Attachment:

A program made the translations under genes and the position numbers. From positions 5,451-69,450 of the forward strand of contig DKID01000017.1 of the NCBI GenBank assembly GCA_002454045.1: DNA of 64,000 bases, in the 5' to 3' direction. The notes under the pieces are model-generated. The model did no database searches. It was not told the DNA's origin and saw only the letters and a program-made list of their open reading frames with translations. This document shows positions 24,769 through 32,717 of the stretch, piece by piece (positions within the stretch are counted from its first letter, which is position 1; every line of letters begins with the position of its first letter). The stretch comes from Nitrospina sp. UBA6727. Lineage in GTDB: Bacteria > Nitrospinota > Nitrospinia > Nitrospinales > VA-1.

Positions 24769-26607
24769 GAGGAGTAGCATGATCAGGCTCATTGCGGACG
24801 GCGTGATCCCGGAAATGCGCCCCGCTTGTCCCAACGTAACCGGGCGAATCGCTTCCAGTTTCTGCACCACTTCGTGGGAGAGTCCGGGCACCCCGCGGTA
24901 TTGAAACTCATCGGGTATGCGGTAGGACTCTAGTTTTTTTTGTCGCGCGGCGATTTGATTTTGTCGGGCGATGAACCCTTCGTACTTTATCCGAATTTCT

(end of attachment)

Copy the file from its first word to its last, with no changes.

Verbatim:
A program made the translations under genes and the position numbers. From positions 5,451-69,450 of the forward strand of contig DKID01000017.1 of the NCBI GenBank assembly GCA_002454045.1: DNA of 64,000 bases, in the 5' to 3' direction. The notes under the pieces are model-generated. The model did no database searches. It was not told the DNA's origin and saw only the letters and a program-made list of their open reading frames with translations. This document shows positions 24,769 through 32,717 of the stretch, piece by piece (positions within the stretch are counted from its first letter, which is position 1; every line of letters begins with the position of its first letter). The stretch comes from Nitrospina sp. UBA6727. Lineage in GTDB: Bacteria > Nitrospinota > Nitrospinia > Nitrospinales > VA-1.

Positions 24769-26607
24769 GAGGAGTAGCATGATCAGGCTCATTGCGGACG
24801 GCGTGATCCCGGAAATGCGCCCCGCTTGTCCCAACGTAACCGGGCGAATCGCTTCCAGTTTCTGCACCACTTCGTGGGAGAGTCCGGGCACCCCGCGGTA
24901 TTGAAACTCATCGGGTATGCGGTAGGACTCTAGTTTTTTTTGTCGCGCGGCGATTTGATTTTGTCGGGCGATGAACCCTTCGTACTTTATCCGAATTTCT